There aren’t many activities in life riskier than starting your own business. Two of the biggest risks any business faces are the loss of essential property and personal injury claims. In minor cases, these risks can cause loss of income, but in the worst-case scenario, they can bring your business operations to a screeching halt and force you to close the doors.
Obviously, your success is dependent upon keeping risks and losses to a minimum. Liability insurance helps you lower vulnerability to risk by transferring some or all of the risk responsibility to your insurance carrier. The more risk you can transfer, the less vulnerable you become. That’s why it is so important to evaluate your operation frequently to determine where there is potential risk. Through a risk analysis, you consider all possible risks and determine which are the most significant for your particular business.
There are many types of third-party liabilities that businesses should be covered against. In addition to property loss and personal injury, businesses should be protected against claims such as damage to the property of others, allegations of false advertising, and legal liability stemming from employment practices. In the event that a claim is filed against you, liability insurance will provide you with a legal defense. Should the judgment go against you, your liability insurance will pick up the tab for covered damages up to the policy’s limits. Keep in mind that liability insurance can also serve as the collateral needed to post an appeal bond. A large award can be potentially reduced or reversed on appeal. Without the ability to post a bond, however, your company will not be able to start the appeal process.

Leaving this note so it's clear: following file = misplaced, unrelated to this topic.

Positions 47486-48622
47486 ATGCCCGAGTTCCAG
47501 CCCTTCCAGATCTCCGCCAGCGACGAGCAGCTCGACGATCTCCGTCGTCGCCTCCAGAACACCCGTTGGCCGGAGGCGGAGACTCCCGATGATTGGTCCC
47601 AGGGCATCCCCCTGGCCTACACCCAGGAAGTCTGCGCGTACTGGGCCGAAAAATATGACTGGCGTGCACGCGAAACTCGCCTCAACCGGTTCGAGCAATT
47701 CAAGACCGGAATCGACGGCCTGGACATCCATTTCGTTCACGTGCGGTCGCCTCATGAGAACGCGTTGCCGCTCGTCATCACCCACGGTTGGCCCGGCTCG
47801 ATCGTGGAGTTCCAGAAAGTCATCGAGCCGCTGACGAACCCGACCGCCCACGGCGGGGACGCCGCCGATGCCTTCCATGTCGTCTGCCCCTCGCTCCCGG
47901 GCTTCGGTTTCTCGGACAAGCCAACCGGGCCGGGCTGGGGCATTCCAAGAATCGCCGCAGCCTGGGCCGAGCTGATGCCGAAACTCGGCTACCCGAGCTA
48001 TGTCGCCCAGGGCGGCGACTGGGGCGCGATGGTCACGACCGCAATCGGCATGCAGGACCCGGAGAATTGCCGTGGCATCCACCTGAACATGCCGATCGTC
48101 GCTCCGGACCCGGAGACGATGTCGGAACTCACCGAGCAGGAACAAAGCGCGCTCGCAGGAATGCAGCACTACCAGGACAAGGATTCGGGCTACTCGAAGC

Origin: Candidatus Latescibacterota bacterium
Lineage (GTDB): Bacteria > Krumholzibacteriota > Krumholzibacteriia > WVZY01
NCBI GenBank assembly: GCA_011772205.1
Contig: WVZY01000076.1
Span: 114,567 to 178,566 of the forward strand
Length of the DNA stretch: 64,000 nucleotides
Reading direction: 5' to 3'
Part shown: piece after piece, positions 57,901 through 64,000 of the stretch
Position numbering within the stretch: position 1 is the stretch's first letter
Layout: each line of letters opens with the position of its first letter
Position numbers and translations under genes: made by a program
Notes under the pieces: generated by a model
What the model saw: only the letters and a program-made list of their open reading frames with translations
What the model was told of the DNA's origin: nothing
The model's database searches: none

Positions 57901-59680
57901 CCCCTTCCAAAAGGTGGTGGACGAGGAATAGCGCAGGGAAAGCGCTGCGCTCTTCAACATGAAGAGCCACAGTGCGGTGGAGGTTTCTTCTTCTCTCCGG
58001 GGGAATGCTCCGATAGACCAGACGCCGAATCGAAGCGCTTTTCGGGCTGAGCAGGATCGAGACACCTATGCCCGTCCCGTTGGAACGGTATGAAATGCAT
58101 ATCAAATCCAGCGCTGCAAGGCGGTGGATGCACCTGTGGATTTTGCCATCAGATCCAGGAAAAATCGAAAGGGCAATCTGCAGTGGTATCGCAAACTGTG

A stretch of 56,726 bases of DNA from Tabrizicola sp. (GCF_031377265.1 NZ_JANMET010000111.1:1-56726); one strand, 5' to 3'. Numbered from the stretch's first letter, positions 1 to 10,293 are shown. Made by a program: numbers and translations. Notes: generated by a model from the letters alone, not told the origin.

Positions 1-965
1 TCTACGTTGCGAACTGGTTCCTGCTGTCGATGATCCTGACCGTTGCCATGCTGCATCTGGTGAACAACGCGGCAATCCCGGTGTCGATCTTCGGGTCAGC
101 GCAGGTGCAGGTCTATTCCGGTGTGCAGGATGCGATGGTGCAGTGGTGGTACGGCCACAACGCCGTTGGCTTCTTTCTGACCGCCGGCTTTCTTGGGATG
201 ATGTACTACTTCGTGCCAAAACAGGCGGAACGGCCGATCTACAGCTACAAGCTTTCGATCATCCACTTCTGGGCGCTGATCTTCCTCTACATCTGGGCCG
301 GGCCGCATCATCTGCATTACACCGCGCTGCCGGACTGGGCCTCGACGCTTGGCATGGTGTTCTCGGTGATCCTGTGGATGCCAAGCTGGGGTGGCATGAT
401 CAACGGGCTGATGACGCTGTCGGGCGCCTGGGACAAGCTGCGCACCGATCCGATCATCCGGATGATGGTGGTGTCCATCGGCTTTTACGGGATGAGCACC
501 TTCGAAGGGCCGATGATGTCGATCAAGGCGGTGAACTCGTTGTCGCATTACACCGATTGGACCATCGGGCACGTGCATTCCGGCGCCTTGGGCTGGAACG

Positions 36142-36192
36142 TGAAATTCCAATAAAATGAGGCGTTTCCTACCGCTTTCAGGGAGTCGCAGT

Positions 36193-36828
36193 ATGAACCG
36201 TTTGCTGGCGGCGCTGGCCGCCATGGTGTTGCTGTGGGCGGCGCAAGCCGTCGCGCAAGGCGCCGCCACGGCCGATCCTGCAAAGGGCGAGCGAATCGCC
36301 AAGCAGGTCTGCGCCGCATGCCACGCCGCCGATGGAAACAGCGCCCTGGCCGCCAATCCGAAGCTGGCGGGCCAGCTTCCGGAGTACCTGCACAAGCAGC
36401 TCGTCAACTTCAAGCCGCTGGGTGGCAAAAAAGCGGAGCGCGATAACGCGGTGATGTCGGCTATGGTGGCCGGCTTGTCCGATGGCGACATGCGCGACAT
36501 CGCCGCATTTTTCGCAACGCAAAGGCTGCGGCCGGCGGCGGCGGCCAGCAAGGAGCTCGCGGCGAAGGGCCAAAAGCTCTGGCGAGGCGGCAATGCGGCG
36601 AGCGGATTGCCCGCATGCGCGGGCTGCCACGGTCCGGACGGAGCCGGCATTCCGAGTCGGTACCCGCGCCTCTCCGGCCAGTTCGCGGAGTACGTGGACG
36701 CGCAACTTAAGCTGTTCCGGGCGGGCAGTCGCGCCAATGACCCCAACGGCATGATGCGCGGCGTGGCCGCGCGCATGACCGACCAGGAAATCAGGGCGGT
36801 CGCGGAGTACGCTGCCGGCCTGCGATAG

Evaluating your level of risk is a complex issue. Although young companies generally have a low level of liability risk, you should buy coverage with an eye toward the future. This is especially important if you are developing products with the potential to impact a large number of people. The greater the potential impact, the greater the possibility your company will find itself as the defendant in a class action lawsuit. Other factors you need to consider include the size of your company’s operations, geographic locations, industry trends, organizational structure, amount of capital at stake, you and your staff’s degree of experience and expertise in the field, and any general industry hazards.
Determining the amount of liability coverage you need should be considered a work in progress. As you expand, you will encounter situations that necessitate increasing your coverage. A review of your risk analysis should be done periodically, perhaps at each renewal. You should also review your insurance needs whenever you business changes in size, diversifies into new markets, or relocates.